It’s not in the best form to start a review with a question, but I’m going to; why wasn’t Twelve better received?

Though not filled with A-list actors the 2010 film was a who’s who of young Hollywood and up and comers: Chace Crawford, Emma Roberts, Rory Culkin, Zoe Kravitz and 50 Cent to name a few. While filled with young actors it’s the old pros Director Joel Schumacher (8MM, The Client, A Time to Kill) and narrator Kiefer Sutherland that sell the film’s gritty overtones.

After suffering the loss of his mother White Mike (Crawford) begins selling weed to his former Upper East Side Manhattan classmates. While exclusively selling weed and keeping sober himself, his dealer Lionel (50 Cent) is a ruthless dealer and killer. From there the lives of White Mike, his privileged buyers and Lionel begin to become increasingly intertwined through a series of unfortunate events. All the characters have a complexity about them that encompasses many themes for young adults. Ranging from death, to loss of control, to yearning for parental recognition, the film’s themes read similarly to a John Hughes’ coming of age flick, but Schumacher does it in one of the darkest ways possible allowing drugs, sex and murder to carry his narrative.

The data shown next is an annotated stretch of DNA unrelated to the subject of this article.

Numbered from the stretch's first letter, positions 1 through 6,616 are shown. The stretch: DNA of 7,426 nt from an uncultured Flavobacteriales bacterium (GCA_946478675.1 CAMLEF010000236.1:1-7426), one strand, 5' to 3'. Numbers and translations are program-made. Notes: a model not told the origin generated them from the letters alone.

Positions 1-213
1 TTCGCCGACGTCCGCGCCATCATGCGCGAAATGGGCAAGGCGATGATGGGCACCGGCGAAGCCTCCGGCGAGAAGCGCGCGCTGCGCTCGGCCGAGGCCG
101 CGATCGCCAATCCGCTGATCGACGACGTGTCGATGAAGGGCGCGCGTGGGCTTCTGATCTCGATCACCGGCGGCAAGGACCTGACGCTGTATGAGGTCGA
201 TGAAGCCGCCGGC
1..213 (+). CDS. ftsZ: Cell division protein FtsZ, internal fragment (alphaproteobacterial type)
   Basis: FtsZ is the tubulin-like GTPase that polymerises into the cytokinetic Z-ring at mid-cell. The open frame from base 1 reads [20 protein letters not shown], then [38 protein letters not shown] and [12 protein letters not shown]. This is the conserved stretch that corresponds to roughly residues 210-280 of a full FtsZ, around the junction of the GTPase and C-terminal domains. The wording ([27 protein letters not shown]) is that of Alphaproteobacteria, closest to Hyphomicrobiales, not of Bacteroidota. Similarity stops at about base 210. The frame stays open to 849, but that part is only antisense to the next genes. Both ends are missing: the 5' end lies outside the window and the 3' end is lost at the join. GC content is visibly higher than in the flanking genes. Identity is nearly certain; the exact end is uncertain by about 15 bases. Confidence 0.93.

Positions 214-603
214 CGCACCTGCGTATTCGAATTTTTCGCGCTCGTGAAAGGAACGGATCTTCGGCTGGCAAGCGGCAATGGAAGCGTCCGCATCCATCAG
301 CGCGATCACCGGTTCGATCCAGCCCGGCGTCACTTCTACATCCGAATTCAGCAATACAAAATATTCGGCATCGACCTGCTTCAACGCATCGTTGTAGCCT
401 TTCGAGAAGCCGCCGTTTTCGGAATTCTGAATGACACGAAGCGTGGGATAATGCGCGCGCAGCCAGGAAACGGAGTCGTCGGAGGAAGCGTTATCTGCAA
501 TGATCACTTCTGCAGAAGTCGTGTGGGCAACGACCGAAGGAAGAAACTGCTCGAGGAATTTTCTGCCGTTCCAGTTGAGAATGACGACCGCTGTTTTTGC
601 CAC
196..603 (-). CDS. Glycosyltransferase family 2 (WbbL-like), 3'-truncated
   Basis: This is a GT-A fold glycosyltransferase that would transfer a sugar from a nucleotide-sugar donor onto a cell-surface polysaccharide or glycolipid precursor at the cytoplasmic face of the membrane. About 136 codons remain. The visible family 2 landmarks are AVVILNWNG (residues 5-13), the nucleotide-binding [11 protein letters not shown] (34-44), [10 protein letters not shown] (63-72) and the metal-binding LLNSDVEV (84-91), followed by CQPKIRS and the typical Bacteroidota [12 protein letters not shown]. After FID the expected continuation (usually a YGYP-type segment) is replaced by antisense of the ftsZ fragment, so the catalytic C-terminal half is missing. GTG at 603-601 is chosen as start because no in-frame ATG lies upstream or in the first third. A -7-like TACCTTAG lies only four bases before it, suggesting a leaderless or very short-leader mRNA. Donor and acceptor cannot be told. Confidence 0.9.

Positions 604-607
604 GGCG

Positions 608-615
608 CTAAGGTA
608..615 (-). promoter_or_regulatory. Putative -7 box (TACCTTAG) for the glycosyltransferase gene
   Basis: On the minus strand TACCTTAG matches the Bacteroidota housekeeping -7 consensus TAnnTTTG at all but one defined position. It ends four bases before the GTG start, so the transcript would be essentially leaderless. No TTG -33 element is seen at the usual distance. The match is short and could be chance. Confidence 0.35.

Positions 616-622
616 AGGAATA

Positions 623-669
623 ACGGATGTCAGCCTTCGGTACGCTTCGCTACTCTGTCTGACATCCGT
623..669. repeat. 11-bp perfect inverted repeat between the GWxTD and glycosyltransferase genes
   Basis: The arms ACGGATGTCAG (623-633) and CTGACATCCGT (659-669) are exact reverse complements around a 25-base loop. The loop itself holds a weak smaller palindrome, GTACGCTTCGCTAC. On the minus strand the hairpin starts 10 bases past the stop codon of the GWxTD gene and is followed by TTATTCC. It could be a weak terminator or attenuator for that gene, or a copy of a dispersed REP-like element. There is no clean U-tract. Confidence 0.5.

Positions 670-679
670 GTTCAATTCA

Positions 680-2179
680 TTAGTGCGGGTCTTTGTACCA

Many of the complaints of the film were that it’s unoriginal or as Ted Fry of The Seattle Times put it, “Plays like a melodramatic rip-off of Bret Easton Ellis books about insufferable kids obsessed with money, drugs and themselves.” Did it seem like that? Yes. But to end like we began, on a question; why can’t it be both, like a “rip-off of Brett Easton Ellis” and still great?